As he pulled the door shut, a soft shape stirred beneath the blanket. "Ah, mon ours," she said. My bear. A muffled voice, tender, half asleep. "Are we there?"

"No, not for a long time."

"Well then..." One side of the blanket rose ...

Please be aware that this discussion guide may contain spoilers!
  1. The title Blood of Victory comes from a speech given by a French senator at a conference on oil in 1918: "Oil, the blood of the earth, has become, in time of war, the blood of victory." Describe the role that oil plays in Furst's novel. How would you say the relationship between oil and war has changed over time? Given America's relationship with the Middle East since World War II, to what extent would you say oil is now the cause of war?

  2. During Serebin's meeting with "Bastien" (Count Polanyi), Bastien describes the moral ambiguity of espionage in these terms: "People who trust you will get hurt. Is a dead Hitler worth it?" Consider Serebin's response to this question. What moral calculus must he ...
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Reviews

Media Reviews

The New Yorker
Densely atmospheric and genuinely romantic, the novel is most reminiscent of the Hollywood films of the forties, when moral choices were rendered not in black-and-white but in smoky shades of gray.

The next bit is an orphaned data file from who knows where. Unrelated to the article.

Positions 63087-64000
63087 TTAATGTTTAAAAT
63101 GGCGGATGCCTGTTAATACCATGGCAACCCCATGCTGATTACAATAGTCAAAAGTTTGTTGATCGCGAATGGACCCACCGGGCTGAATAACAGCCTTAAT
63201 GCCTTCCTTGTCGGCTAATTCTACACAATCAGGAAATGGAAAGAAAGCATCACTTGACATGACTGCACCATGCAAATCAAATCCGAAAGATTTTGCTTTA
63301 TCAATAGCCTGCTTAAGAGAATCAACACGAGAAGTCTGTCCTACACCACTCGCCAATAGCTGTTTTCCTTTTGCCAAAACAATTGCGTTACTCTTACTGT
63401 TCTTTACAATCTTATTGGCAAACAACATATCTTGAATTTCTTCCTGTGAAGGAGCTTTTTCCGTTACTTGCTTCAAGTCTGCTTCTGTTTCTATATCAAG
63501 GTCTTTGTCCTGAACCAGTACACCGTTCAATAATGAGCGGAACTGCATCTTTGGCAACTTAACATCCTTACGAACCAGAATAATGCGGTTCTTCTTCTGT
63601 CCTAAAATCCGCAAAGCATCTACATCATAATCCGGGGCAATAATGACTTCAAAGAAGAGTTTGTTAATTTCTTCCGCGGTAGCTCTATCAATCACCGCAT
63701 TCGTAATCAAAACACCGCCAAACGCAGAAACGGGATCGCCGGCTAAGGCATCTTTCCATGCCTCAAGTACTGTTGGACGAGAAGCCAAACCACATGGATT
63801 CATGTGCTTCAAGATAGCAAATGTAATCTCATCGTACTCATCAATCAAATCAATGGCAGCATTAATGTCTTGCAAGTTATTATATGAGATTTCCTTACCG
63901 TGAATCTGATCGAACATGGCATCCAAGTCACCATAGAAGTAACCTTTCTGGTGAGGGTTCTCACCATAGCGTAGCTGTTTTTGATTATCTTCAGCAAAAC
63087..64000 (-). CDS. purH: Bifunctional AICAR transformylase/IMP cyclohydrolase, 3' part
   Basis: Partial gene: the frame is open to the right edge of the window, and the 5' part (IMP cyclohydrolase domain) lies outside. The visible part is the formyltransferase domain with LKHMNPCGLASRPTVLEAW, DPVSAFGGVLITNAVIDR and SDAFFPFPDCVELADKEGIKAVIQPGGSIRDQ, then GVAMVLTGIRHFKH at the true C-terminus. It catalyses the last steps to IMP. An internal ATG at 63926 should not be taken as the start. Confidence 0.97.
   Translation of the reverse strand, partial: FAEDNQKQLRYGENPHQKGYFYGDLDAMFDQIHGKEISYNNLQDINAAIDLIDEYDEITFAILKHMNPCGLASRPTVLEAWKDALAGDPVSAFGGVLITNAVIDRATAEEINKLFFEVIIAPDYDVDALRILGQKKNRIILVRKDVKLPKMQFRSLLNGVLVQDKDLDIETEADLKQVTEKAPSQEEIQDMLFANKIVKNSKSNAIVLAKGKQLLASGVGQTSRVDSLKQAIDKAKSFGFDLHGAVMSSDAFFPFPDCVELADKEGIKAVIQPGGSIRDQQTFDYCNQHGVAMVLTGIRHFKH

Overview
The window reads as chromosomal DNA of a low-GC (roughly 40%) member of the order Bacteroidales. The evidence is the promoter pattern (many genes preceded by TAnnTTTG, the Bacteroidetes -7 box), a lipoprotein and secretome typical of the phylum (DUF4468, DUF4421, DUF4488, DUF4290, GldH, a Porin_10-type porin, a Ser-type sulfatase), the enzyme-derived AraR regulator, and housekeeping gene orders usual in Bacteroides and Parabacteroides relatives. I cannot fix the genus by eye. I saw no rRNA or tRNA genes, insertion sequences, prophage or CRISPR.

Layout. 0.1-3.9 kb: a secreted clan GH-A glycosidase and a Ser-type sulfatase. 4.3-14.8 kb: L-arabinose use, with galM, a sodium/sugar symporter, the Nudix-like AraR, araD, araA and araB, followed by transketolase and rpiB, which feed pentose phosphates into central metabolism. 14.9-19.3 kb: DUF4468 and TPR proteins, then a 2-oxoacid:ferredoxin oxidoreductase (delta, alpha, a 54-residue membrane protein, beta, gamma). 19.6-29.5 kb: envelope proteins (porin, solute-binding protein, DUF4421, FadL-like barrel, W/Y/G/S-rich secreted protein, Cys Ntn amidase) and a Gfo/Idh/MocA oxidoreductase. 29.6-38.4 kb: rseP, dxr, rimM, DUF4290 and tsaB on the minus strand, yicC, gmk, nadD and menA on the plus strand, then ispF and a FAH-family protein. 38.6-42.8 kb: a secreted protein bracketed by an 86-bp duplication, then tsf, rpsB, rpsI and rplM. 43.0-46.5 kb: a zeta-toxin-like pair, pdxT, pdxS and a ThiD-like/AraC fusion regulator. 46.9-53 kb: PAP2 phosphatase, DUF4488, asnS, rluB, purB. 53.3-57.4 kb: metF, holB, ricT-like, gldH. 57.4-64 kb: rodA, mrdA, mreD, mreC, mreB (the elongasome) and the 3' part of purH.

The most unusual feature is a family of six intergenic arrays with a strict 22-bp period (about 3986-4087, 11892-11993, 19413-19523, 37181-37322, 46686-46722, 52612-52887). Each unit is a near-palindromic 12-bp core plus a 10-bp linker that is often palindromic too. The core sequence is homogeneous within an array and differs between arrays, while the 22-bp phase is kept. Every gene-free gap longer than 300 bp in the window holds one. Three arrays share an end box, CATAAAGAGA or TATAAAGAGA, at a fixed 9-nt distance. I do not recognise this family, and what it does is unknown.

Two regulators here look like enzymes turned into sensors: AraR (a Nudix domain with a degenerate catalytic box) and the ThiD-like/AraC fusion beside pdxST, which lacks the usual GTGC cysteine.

Publishers Weekly
Critics who thought Furst's previous novel Kingdom of Shadows lacked a clearly linear plot will find much to praise him for in his toothsome new historical espionage thriller....even newcomers will be ensnared by Furst's delicious recreations of a world sliding headlong into oblivion.

Library Journal - Barbara Hoffert
Most of the time, Serebin is in the dark, and so is the reader - a stylistic impulse that mimics the experience of World War II but can create some frustration and a sense of distance from the text. Nevertheless, Furst's spy work is some of the best around.

Booklist - Bill Ott
Starred Review. In some ways, this isn't Furst at his best the plot huffs and puffs its way to a climax on the Danube, where Serebin and some Resistance cohorts slug it out with the Nazis in an overly stage-managed brawl. But Furst creates mood and place so superbly that we really don't care if the action is less than top drawer. It's that teeming Balkans setting we're after, that sense that behind every cup of espresso, there is a plot to overthrow some government or other--and behind every plot there is a woman dressed in silk waiting to be caressed. That's what turns even the best cynics into soldiers, and that's why a Furst novel hardly needs a plot at all.